What brand and hybrid could I find for 350 or less even in a close out that could go on some light mountain trails also?
    I love my Jamis Coda Sport. It's a flat bar road bike (28mm tires,) that I converted over to trekking bars for more comfort for my handsa and shoulders.

    Check out the Jamis "Comfort and Bike Path" cycles. The Citizen 1 lists for $340 and you probably will get a better deal at your LBS.

    Also, check out the Commuter 1. It list for $390, but you will probably find it for around $350 or less.

    If you are experiencing back problems or pin on a bike, check out this article from Sheldon Brown.. It gives you a good insight on where the pain is actually coming from.
    ---
    Ride on,
    Brad

    2010 Jamis Coda Sport

    My first bike tour could be this fall! Pittsburgh to DC October 2011???

  12. #12
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    i think something i will want is 26" tires....are their any hybrids that have that?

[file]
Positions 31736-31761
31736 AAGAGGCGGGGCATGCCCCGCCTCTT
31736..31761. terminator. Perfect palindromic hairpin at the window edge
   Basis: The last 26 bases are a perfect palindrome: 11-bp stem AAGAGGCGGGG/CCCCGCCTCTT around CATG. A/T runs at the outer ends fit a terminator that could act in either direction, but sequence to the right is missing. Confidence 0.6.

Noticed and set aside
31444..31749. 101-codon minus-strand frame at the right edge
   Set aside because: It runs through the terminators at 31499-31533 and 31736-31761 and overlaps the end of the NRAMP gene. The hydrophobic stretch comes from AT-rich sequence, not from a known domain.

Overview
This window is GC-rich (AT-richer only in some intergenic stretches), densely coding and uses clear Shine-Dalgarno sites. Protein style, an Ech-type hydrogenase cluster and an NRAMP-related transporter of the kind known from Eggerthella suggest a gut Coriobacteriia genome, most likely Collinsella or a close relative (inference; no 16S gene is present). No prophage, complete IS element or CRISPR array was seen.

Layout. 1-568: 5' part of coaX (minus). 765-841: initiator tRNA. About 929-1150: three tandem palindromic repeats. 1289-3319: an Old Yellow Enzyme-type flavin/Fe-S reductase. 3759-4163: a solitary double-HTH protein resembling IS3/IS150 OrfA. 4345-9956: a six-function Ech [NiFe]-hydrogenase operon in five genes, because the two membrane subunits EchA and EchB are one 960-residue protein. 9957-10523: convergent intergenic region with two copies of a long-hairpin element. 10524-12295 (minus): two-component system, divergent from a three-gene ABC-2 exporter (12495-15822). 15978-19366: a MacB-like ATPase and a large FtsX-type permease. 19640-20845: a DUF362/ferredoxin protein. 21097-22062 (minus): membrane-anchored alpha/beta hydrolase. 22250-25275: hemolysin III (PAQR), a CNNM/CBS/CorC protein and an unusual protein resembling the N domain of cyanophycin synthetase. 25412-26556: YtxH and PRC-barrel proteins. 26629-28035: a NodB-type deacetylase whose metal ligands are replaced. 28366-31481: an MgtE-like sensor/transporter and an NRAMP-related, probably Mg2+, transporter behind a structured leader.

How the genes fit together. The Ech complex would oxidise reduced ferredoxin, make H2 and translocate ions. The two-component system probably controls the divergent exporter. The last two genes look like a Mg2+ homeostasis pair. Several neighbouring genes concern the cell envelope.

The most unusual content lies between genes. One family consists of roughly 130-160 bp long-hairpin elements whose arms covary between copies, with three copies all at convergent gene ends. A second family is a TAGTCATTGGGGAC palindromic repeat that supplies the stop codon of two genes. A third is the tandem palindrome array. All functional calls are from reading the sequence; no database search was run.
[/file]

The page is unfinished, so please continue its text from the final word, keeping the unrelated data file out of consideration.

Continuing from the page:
13. #13
    Senior Member marmot's Avatar
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    Quote Originally Posted by janda View Post
    Well I thought I had it figured out and was getting myself a MTB and my husband a comfort, but after remembering and riding a MTB and feeling the pain in my lower back I dont know about the riding position. Also I have been reading and not many people have good things to say about comfort bikes other than the comfy seats. Should I be looking for toward a hybrid? Just for reference again we will be riding the creeper trail which is a rail trail, greenways, parks, some light mountain trails, and maybe some road riding. I know we are both wanting something comfortable for our back issues but something we will be happy with for awhile. Speed and things of that nature are not a huge issue. Help!